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SABMiller backs AB InBev offer for biggest-ever consumer takeover
The deal, worth 79 billion pounds ($104.9 billion), remains to be voted on by shareholders – a hurdle that could become harder to clear since the board intends to request that shareholders be divided into two classes, with each needing to approve the terms.
SAB’s board considered the best interests of the company as a whole
One prominent investor – Aberdeen Asset Management – voiced opposition to the revised offer, saying it still undervalued the maker of beers including Castle Lager and Pilsner Urquell, which has a strong footprint in fast-growing markets of Latin America and Africa.
AB InBev added a pound-per-share to its cash bid on Tuesday to quash investor dissent over what would be the largest-ever takeover of a British company. Its earlier offer had been made less attractive by a sharp fall in sterling following Britain’s vote in June to leave the European Union.
“The board’s decision was difficult given changes in circumstances since the board originally recommended £44 per share in cash last November,” said SAB Chairman Jan du Plessis. “We believe the final cash consideration of £45 per share to be at the lower end of the range of values considered recommendable.”
“In reaching its decision, SAB’s board considered the best interests of the company as a whole, taking into account all salient facts and circumstances,” du Plessis said, adding that it had received extensive shareholder feedback.
Bernstein Research analyst Trevor Stirling said that at current exchange rates, he expects the deal to get approved. “It’s better than walking away,” he said. “But if sterling falls another 5-10 percent then all bets are off.”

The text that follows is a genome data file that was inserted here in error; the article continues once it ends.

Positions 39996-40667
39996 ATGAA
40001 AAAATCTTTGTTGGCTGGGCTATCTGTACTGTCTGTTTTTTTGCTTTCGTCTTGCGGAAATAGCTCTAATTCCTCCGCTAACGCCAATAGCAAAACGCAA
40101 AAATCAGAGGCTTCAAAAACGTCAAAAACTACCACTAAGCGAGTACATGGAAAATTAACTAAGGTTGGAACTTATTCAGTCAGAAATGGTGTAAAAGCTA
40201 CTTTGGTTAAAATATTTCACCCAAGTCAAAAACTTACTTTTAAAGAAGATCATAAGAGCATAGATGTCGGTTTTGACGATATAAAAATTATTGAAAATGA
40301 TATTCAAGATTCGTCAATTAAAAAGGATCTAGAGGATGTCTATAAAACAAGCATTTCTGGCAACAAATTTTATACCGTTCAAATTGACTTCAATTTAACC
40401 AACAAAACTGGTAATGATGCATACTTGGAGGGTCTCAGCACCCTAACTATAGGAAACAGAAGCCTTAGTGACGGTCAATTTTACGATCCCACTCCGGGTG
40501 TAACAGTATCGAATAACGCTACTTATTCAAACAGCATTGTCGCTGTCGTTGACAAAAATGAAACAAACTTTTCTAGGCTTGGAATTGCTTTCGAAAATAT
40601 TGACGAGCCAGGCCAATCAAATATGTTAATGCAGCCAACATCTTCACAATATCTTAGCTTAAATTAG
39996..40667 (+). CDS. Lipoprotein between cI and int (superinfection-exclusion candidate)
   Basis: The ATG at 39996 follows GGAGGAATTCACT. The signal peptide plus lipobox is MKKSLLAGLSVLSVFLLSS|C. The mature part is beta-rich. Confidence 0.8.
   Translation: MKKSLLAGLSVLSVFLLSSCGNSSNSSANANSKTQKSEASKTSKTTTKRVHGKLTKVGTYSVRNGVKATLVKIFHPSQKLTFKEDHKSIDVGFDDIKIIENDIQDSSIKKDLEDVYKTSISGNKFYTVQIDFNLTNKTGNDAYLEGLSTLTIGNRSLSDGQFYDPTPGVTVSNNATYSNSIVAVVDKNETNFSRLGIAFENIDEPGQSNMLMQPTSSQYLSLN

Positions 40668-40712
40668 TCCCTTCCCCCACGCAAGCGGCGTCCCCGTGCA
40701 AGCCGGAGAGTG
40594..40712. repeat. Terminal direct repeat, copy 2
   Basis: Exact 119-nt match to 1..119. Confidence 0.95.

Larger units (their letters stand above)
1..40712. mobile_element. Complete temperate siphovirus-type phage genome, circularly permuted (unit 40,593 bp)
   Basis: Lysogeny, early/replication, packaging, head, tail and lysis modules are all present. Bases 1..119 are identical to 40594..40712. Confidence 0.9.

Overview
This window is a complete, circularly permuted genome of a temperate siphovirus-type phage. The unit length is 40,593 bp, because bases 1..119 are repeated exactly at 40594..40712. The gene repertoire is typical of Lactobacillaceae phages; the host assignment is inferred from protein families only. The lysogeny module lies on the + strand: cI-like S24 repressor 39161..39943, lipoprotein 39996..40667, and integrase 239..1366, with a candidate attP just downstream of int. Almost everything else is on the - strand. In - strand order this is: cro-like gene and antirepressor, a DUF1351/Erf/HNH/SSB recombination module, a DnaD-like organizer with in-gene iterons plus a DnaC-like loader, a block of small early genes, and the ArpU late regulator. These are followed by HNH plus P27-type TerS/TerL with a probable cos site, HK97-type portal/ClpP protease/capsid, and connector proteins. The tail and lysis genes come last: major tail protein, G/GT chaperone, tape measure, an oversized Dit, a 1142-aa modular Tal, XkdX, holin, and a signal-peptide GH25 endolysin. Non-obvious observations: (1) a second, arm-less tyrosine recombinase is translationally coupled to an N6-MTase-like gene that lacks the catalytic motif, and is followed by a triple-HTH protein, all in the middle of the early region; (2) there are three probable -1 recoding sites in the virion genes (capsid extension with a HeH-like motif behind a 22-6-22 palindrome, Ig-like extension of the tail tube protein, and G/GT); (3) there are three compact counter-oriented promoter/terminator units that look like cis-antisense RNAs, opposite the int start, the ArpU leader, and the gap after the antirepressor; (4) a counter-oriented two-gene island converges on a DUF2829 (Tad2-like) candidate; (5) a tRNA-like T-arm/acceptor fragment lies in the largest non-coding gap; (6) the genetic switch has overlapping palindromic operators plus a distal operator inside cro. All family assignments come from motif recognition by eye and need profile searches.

AB InBev, the Belgium-based maker of Budweiser and Stella Artois, also raised by 88 pence a special cash-and-stock alternative aimed at SAB’s two largest shareholders, Altria and Bevco. That alternative had been at a discount to the cash offer last year, but given current exchange rates, is now at a premium.
The board said it plans to ask the UK court overseeing the process to treat Altria and Bevco as a separate class of shareholders. Under that scenario, three-quarters of both classes of voting shareholders would be needed to pass the deal.
If treated as a single class, the hurdle would be lower since Altria and Bevco have already pledged to vote in favour. Together they control about 41 percent of the company.
Societe Generale analyst Andrew Holland said SAB had effectively upped the requirement on backing for the deal to a potential 85 percent. “They appear to be cooperating but they’re doing it in a way that is somewhat unhelpful to ABI.”
AB InBev said it believes the proposed combination “represents a compelling opportunity for all SABMiller and AB InBev shareholders”. AB InBev has secured conditional regulatory approval in China, its final pre-condition for the deal.
Aberdeen reiterated on Friday that it would vote against the deal but said it welcomed the decision to treat the shareholders as different classes. The vote is likely to take place in October or November, and if the offer is approved, this would allow AB InBev to meet its target of closing the deal this year.